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UPDATED: June 10, 2011 NO. 24 JUNE 16, 2011
The Trains of Tomorrow, Today
China revs up high-speed rail development with cutting-edge technology

THE FASTEST: A train runs on the Beijing-Tianjin Intercity Railway. Opened in August 2008, the railway cuts the travel time between the two cities to 30 minutes (YUAN RUILUN)

With the Beijing-Shanghai High-Speed Railway to begin operating in June, the world's attention has turned to China for this momentous occasion in rail technology and modern transportation. Aside from being the fastest train in the world, reaching a speed of 486.1 km an hour during trial operations and expected to operate at an average speed of 300 km an hour, the new high-speed corridor will cut travel time between the two cities in half, from 10 hours to about five hours.

At a total length of 1,318 km and with total investment reaching 220.9 billion yuan ($34.09 billion), the Beijing-Shanghai High-Speed Railway, starting at the Beijing South Railway Station and ending at the Shanghai Hongqiao Railway Station, will solve the bottleneck of north-south transportation.

Since December 2010, the railway has undergone non-stop testing to ensure the tracks, bridges and trains pass safety standards. Cutting down on noise pollution caused by passing trains has also been addressed.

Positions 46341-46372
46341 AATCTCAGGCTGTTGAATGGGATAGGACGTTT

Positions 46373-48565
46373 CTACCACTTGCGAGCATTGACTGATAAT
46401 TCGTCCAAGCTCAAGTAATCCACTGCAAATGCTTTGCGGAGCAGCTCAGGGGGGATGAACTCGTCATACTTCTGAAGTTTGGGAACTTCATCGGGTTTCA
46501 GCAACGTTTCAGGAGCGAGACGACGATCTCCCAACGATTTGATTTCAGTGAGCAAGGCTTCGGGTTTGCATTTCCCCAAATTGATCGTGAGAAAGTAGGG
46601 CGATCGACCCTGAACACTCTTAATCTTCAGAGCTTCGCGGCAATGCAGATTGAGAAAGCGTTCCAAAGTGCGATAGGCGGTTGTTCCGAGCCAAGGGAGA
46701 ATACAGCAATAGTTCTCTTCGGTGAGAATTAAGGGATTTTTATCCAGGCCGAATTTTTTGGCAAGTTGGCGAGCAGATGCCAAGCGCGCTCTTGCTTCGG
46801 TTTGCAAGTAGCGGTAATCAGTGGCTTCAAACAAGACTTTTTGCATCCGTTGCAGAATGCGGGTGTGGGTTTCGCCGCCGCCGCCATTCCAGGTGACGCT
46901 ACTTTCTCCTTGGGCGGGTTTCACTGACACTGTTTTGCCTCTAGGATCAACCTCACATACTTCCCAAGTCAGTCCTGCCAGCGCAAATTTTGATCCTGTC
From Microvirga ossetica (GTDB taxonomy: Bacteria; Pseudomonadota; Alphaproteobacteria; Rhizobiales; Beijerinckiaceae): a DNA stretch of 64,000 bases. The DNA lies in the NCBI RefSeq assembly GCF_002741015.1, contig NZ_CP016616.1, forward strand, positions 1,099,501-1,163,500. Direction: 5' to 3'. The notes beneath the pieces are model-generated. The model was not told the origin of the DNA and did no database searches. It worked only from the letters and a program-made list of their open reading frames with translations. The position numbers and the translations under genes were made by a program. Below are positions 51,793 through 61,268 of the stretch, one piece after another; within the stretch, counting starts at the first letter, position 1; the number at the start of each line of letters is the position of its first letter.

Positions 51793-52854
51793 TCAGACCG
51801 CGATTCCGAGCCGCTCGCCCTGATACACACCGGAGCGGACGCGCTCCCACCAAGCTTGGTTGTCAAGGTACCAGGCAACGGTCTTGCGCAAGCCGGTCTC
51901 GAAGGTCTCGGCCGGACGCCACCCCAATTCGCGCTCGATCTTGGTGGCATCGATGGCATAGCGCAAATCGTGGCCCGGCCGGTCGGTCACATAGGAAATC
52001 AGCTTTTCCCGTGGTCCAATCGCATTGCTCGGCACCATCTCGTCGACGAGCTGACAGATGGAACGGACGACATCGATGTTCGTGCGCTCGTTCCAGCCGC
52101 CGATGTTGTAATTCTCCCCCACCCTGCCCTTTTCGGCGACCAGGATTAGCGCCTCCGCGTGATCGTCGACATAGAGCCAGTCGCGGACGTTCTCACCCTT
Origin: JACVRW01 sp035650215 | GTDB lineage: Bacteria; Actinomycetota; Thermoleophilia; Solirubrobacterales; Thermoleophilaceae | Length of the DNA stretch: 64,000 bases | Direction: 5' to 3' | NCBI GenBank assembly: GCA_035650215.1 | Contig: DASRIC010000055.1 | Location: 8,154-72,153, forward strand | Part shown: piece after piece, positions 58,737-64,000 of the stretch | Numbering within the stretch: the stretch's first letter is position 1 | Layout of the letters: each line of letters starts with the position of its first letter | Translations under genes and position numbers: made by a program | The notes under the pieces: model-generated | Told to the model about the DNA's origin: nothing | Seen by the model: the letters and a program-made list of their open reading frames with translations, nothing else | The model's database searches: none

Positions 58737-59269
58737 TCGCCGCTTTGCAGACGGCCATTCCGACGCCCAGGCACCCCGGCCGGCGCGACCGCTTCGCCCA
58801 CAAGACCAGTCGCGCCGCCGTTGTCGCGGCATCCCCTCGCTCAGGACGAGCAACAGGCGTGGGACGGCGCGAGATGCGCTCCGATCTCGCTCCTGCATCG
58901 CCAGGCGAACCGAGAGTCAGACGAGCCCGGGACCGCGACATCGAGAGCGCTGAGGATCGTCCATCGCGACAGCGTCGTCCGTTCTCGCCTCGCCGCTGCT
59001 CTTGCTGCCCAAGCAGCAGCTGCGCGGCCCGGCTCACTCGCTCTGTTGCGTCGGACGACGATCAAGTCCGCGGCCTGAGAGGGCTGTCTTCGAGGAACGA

Among high-speed railways in the world, the Beijing-Shanghai High-Speed Railway has reached world advanced level in several respects, including track construction, train manufacturing and operational controls.

Development of China's high-speed railway network started in 2004. Today, China boasts three types of high-speed lines: railways that can handle trains traveling 200 km an hour, 300 km an hour and faster than 300 km an hour. The first two have been developed using foreign technology and construction methods. The third is a domestically developed platform using independent designs and innovation, said the China Academy of Railway Sciences.

Precision track

One of the earliest decisions concerning the high-speed link was choosing between magnetic suspension technology or wheel-rail technology. The Ministry of Railways (MOR) decided to adopt wheel-rail technology, even though the former produces less noise, since China's other high-speed lines use the same technology and designs.

Differing from standard tracks running across China, high-speed railways are paved with ballastless tracks, which do not have a layer of gravel under the tracks, to ensure small pieces of gravel are not thrown into train undercarriages as it speeds by. MOR statistics show 1,268 km of the main tracks of the Beijing-Shanghai High-Speed Railway are ballastless tracks, 96.2 percent of the total length. Construction of the ballastless tracks designed for trains traveling at 380 km an hour requires nine major working procedures—including observation and assessment of railway bed subsidence and track laying—and high precision with an error margin of less than 1 millimeter.

Other elements of track design had environmental factors to consider during construction. Concrete pouring for seating plates requires temperatures to be higher than 5 degrees Celsius during the pouring process. Special staff were assigned to measure temperature and make records, ensuring the construction met the requirements.

The new high-speed railway will also allow trains on other routes to temporarily run on this line, maximizing the utilization of railway network resources.

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